With the “social graph” ramping up, it was only a matter of time before recommendation engines would stop suggesting to us merely what we might be interested in and start telling us what our friends want. It certainly seems to make more sense and is far less epistemologically threatening. Rather than implicitly suggesting that we don’t really know ourselves and that we are machine parse-able despite all our deep interiority, the recommendation engine for friends merely lifts the burden of having to pay enough attention to them to get them a gift that’s not completely inappropriate. The WSJ‘s All Things Digital blog has details about one of Walmart’s algorithmic holiday solutions, called Shopycat:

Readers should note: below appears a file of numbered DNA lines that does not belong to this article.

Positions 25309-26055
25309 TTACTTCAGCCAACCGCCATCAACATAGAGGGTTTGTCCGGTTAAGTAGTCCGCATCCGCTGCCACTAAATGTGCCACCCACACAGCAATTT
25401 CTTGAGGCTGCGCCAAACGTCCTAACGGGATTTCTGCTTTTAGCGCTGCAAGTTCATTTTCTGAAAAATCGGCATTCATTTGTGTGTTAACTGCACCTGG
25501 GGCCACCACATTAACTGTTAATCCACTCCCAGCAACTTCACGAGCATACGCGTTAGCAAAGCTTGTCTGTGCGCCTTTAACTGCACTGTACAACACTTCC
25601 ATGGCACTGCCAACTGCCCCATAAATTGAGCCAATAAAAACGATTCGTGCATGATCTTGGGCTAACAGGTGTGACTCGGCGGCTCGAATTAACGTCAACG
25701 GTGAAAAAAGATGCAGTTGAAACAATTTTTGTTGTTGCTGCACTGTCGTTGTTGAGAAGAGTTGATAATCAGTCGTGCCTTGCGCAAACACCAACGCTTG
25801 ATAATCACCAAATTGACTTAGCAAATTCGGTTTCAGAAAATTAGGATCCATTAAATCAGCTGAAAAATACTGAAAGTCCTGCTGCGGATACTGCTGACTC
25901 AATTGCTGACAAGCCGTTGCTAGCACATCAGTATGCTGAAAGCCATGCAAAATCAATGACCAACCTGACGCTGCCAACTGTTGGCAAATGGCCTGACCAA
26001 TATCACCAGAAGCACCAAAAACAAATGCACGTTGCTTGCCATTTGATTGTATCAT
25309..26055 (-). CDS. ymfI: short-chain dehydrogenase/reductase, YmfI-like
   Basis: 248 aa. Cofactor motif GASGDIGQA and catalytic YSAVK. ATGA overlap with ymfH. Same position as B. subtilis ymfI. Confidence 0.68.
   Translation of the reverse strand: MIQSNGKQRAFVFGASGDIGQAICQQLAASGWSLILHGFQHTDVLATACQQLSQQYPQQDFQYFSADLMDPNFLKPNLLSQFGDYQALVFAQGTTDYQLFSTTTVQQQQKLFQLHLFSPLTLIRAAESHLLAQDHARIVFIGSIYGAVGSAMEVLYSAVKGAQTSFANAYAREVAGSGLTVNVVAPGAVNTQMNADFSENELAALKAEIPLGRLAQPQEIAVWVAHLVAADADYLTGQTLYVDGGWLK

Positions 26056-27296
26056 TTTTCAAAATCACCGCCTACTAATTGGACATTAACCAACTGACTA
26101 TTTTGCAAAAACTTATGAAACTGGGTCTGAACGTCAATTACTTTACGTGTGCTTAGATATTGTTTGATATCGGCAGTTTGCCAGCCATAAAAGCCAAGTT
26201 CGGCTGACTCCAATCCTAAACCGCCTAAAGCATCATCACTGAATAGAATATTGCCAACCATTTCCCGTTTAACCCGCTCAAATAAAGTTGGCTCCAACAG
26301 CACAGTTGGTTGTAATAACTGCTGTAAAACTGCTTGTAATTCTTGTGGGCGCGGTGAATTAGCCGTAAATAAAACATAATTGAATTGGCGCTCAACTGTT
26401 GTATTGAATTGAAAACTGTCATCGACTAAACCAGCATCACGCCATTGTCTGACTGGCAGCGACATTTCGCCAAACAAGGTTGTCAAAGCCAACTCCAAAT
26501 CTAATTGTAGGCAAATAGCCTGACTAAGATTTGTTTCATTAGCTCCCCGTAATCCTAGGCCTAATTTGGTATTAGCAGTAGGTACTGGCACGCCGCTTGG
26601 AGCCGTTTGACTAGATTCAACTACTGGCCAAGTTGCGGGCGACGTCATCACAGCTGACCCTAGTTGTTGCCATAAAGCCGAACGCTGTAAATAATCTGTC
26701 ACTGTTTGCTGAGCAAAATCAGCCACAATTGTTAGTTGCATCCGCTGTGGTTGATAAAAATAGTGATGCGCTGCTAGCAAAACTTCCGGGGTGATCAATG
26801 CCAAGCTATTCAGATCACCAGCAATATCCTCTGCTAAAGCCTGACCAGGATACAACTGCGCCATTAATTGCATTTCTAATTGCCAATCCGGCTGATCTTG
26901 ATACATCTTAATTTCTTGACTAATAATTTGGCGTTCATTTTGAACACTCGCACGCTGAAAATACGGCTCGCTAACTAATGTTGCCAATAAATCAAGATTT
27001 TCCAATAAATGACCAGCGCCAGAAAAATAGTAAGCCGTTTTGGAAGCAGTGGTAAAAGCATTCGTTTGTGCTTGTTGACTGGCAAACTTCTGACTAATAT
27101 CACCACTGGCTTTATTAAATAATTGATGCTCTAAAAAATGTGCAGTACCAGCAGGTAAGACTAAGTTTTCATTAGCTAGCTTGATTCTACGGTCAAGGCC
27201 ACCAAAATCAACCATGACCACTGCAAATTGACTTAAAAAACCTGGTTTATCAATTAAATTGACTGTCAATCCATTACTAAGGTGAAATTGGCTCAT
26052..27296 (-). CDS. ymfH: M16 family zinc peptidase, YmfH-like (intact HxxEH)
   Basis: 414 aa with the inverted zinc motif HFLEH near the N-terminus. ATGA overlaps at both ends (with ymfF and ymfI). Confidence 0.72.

Since gifting is a practice humans naturally struggle with, maybe algorithms can do a better job. After using Shopycat, Harinarayan learned his wife was a fan of “Game of Thrones,” the TV series on HBO. She has posted several times on Facebook about the show, but he hadn’t noticed. “Facebook is so transient and things flow by. Here’s a way to aggregate it all and put it in one place,” he said.
This seems to be the application that Facebook was made for. The “keeping in touch” and whatnot is all so much cover for the core functionality: allowing for the translation of the self into a shopping list.
I’m sure this should probably be hailed as an economistic victory against the deadweight loss of Christmas. More people will get what they want, and less time and money will be “wasted” figuring it out. But in an algorithmically airless world of perfect emotional efficiency, where every gift given is the right one and the risk of social faux pas are eliminated, I’m not sure what will be left of the holiday spirit, which seems to hinge ultimately on a generous amount of familial forgiveness. Bad gifts measure the distance we’re trying to close with more important gestures than bequeathing gifts.